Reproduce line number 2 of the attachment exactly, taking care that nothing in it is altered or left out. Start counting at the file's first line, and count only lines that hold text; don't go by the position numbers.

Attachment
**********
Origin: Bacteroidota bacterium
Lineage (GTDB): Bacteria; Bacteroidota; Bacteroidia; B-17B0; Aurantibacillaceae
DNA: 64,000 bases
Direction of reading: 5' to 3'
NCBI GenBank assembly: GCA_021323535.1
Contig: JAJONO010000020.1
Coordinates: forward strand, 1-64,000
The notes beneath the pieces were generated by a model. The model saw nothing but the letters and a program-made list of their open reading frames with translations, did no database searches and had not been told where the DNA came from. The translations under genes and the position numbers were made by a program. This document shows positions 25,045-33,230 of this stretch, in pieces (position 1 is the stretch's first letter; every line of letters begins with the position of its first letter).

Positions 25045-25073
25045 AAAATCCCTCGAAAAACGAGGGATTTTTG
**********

Lineage (GTDB): Bacteria; Bacteroidota; Bacteroidia; B-17B0; Aurantibacillaceae